However, the LGSCO said most of our complaint was outside their jurisdiction, meaning there was no deterrent to local authorities continuing to behave in this way and no remedy for parents who had been mistreated.
Action against the Ombudsman
Using legal aid (thank goodness for this), we then brought a judicial review action against the LGSCO in the High Court. We succeeded in the High Court on one point, that the local authority had made numerous claims about obtaining Philip’s wishes and feelings when they had not. As a result, the Ombudsman will have to reconsider whether to investigate our complaint about this specific issue.
However, we were unsuccessful in our claim that the Ombudsman could consider the LA’s behaviour during and around tribunal proceedings. We went to the Court of Appeal because we didn’t agree that the Tribunal could provide a remedy. It is our view the Ombudsman was the only available way to challenge the council’s behaviour. We were again unsuccessful (sometimes, the law is an ass…….) leaving us with no legal remedy for our mistreatment.
Our last chance to change the law – we need your help!
Our legal team consists of solicitors at the top of their game from Irwin Mitchell as well as barristers who have appeared in many reported cases including leading Supreme Court cases on disability issues. They firmly believe we have a good case.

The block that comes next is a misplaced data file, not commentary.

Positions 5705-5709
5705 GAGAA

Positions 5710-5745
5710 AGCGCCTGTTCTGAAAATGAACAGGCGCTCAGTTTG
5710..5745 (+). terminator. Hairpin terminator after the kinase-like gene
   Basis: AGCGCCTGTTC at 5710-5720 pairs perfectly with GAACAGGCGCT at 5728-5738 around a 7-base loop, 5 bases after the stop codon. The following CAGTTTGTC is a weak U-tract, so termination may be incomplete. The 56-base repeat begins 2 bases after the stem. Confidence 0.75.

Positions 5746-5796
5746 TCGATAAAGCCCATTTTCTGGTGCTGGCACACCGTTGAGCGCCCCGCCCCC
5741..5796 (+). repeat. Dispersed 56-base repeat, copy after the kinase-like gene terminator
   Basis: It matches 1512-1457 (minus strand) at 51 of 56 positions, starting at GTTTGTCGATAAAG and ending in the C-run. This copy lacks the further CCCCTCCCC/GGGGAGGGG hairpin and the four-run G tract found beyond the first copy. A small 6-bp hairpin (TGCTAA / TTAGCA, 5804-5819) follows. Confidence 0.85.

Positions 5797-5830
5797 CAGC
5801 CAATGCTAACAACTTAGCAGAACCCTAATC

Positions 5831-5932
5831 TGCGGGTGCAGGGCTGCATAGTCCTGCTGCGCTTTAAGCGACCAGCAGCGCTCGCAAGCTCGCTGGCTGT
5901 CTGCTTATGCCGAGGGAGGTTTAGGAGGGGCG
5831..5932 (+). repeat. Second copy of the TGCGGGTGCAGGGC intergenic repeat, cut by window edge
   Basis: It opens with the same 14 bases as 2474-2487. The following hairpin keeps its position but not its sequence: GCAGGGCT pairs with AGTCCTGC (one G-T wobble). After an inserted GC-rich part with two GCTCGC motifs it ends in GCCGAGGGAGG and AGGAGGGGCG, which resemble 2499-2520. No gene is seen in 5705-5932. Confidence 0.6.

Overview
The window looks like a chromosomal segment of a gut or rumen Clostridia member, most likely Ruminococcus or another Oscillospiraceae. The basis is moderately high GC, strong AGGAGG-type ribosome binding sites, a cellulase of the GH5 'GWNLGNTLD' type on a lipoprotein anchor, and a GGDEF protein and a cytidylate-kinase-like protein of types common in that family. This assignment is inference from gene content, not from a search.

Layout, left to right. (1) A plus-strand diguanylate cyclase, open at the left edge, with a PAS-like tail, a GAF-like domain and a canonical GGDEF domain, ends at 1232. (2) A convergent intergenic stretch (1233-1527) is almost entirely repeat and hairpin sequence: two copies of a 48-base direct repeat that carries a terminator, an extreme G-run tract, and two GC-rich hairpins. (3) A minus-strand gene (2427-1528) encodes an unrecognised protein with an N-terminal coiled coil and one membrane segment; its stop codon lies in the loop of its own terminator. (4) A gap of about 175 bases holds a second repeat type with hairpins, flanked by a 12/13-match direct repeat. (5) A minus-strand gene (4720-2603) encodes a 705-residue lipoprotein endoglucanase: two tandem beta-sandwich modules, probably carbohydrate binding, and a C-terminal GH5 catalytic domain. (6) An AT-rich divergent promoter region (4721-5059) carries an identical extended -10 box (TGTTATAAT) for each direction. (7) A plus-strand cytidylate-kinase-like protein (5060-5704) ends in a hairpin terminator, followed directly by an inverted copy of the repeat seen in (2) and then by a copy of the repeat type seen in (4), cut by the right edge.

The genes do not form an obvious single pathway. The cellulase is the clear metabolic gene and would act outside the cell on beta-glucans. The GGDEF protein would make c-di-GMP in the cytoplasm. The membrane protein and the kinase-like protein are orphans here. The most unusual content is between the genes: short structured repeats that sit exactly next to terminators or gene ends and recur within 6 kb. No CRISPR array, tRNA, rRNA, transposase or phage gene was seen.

We are seeking crowdfunding of £15,000 to enable our legal team to request permission to appeal to the Supreme Court. If permission is granted, we will then submit another application for legal aid to fund the costs relating to the case being heard in the Supreme Court.
Should local authorities be able to get away with disrespecting, bullying, ignoring or maligning young people with additional needs and their families? Our goal, in a nutshell, is to ensure that if this happens, families have a remedy available to them to challenge the mistreatment via the LGSCO. If the Supreme Court doesn’t consider our case, the law will remain that the Ombudsman is not able to investigate any mistreatment relating to tribunal proceedings. The SEND Tribunal can only give remedies in very limited circumstances, therefore as the law stands this behaviour will only be investigated (and remedied) very rarely.